Straight, No Chaser: Splinters

Splintersjack

Ah, splinters. You know them, you hate them. Honestly, it’s frustrating for me to see you in an emergency room with a splinter in most cases because one of the first things that cross my mind is, “You’re spending a lot of money for such a simple thing.” Now here at Straight, No Chaser, 844-SMA-TALK and www.sterlingmedicaladvice.com we don’t practice medicine. We give you information and advice. That said, we can provide you with tried and true tips on a variety of tried and true methods to deal with splinters, and we can share with you what’s likely to happen when you show up to an emergency room or urgent care facility.

 Splinter

First, let’s diffuse your anxiety about these little slithers of wood, glass or metal. Unlike gunshot wounds that lodge up against vital organs, these little things typically stay just below the upper skin layer. You’ll be ok. Pain and anxiety and likely the worst symptoms you’ll have. Here are some general tips if you’re trying to remove splinters.

  • No matter how you try, thorough wash your hands before you start and the area of injury after you finish. There’s not much worse than adding an infection to that injury.
  • If you have a magnifying glass, use it.
  • Try to extract the splinter in the same direction (angle) it entered.
  • Don’t squeeze the splinter in an effort to get it out. You’re more likely to break it or drive it further into the skin.
  • If you do get it out, apply antibiotic ointment and allow it to heal without a bandage (unless you’re going to get the area dirty relatively soon).

In general, here’s when you when you should be seeking prompt medical attention.

  • The splinter is near or in your eye.
  • The splinter is causing significant bleeding.
  • The splinter is too deep for you to make an effort.
  • The splinter has broken into many fragments.
  • There is associated pus or other drainage.

 splintertweezer

Here’s a few methods used to try to remove splinters.

  • If you can identify the tip, perhaps the simplest thing to do is to grab the splinter with tweezers. (This is true at any point with all the methods.) Soak the tip of the tweezers in rubbing alcohol prior to using them.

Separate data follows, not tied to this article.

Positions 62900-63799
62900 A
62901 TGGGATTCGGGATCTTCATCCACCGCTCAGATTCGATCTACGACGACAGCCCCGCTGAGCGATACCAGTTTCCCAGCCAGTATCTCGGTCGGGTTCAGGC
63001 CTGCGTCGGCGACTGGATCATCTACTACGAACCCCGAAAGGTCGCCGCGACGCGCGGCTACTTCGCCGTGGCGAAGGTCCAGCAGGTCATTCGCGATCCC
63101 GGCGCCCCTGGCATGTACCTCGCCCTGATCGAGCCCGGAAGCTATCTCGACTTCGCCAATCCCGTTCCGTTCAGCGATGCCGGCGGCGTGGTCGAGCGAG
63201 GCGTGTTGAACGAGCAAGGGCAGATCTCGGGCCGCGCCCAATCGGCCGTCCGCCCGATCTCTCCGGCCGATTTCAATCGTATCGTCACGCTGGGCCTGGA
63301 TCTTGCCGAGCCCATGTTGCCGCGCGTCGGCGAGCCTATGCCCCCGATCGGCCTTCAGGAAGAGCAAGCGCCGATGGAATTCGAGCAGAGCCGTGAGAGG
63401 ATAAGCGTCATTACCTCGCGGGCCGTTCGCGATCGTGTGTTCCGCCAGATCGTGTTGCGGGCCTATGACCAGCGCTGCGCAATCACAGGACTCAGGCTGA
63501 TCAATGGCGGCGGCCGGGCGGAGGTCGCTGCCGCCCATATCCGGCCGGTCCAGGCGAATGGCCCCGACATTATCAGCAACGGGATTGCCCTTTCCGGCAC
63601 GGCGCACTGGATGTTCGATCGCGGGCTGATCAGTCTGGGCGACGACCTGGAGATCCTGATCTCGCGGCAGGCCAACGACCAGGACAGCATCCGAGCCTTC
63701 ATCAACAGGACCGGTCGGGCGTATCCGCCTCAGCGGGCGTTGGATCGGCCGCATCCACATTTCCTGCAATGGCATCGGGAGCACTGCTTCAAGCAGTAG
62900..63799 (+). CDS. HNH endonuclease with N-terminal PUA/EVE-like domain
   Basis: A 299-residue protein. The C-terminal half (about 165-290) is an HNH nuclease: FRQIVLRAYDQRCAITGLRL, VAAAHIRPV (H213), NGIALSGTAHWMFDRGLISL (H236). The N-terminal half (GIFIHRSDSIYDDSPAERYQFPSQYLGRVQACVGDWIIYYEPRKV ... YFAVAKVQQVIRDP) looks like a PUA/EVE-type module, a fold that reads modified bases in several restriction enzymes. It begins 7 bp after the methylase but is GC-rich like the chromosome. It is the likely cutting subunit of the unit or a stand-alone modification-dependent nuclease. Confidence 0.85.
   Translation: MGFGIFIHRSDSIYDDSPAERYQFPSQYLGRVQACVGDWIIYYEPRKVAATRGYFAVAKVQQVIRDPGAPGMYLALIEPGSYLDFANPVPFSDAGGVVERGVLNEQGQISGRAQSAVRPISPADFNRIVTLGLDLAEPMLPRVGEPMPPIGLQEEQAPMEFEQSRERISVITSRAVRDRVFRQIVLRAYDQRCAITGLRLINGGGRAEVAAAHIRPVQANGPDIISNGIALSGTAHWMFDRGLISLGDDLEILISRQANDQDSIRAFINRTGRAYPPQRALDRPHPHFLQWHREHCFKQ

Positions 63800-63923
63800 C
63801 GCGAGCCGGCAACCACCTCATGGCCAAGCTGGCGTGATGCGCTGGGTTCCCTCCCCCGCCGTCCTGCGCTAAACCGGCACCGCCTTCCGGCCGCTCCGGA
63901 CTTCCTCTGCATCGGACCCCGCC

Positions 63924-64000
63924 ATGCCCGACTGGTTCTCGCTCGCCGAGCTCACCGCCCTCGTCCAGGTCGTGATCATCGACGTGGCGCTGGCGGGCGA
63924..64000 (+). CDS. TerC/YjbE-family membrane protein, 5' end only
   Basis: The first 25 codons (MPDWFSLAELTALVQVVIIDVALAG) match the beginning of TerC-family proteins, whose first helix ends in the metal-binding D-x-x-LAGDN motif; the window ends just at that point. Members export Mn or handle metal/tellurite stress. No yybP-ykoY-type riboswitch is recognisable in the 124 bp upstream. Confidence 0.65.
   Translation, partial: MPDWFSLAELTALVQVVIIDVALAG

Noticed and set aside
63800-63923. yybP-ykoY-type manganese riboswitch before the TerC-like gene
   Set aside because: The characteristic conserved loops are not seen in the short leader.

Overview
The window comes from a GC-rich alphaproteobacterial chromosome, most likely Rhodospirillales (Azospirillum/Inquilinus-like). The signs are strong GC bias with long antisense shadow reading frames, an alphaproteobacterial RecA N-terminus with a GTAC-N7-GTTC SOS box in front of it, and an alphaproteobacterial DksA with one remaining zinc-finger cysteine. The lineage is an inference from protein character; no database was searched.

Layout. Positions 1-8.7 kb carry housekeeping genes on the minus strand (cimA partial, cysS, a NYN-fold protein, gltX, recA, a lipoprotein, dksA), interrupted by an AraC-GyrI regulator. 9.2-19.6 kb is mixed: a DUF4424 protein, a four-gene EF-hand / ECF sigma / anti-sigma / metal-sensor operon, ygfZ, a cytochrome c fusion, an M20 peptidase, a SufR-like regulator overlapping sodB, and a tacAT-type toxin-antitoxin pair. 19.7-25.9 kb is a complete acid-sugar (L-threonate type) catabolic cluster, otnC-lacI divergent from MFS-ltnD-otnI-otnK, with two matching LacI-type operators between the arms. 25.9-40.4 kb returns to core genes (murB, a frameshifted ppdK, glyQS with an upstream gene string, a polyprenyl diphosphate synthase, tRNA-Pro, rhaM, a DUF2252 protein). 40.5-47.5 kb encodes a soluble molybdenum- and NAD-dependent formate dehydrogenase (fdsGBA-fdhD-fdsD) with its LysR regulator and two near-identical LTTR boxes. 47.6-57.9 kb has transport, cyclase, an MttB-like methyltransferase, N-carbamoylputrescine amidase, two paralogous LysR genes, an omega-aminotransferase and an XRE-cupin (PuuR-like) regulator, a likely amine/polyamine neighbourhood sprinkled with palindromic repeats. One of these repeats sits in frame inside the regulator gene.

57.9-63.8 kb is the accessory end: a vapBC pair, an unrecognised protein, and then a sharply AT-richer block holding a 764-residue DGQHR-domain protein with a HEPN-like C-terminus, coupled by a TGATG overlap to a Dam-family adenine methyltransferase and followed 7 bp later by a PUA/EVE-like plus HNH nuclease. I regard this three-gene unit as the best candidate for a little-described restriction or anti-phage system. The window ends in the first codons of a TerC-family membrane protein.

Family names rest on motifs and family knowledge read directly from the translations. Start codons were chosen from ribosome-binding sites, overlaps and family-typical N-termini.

• If you can identify the tip but can’t get at it, if you have access to a sterile needle or can sterilize a needle (e.g., soak it in rubbing alcohol), you can use the pin to open up the skin at the area where the splinter went it until the tip is exposed. Then proceed with tweezers.
  • Ask your pharmacist if s/he has black drawing salve (i.e., ichthammol ointment). This non-prescription remedy has been known to be successful in coaxing splinters out of hiding. Place it on the area, attach an adhesive bandage and take the bandage off a day later. If redness or pus develops in the meantime, get medical attention.
  • Sticky tape is a variety of the same theme as the black drawing salve, except you can place it on and pull it off immediately. Be sure to pull off the tape in the direction the splinter entered the skin. Packaging tape works especially well for fiberglass splinters.

 splinterbakingsoda

Here are three other described methods that deserve special commentary.

  • Glue can be applied to the area and allowed to harden. With any luck, when you pull off the hardened glue, the splinter will come out with it.
  • Placing a raw, cut potato slice onto the splinter has been known to draw out splinters after a few minutes. This method is best used when you’re in the mood for French fries.
  • Applying baking soda paste to the skin at the point of entry has also been described as a solution. This method causes the skin to swell, theoretically expelling the splinter.

The particular concern with these last three methods (and all methods) is the risk of infection. Placing foreign objects into an opening in the skin isn’t the best measure and shouldn’t be done without taking appropriate precautions or in the presence of other options. Of course, you always have the option to wear gloves and take other safety measures to prevent obtaining splinters, including not poking your face through a door splintered by your axe a la Jack Nicholson’s The Shining character. Good luck!

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2 Comments

Filed under Skin/Dermatology, Trauma

2 responses to “Straight, No Chaser: Splinters

  1. Helpful advice, thanks Jeff. As someone who does a lot of rugged outdoor work and is splinter prone despite wearing work gloves, I can also attest to the virtues of soaking your hand in hot water several times as a way of loosening up a remnant splinter and having it work its way out or at least make itself more available for plucking.
    Brad Klein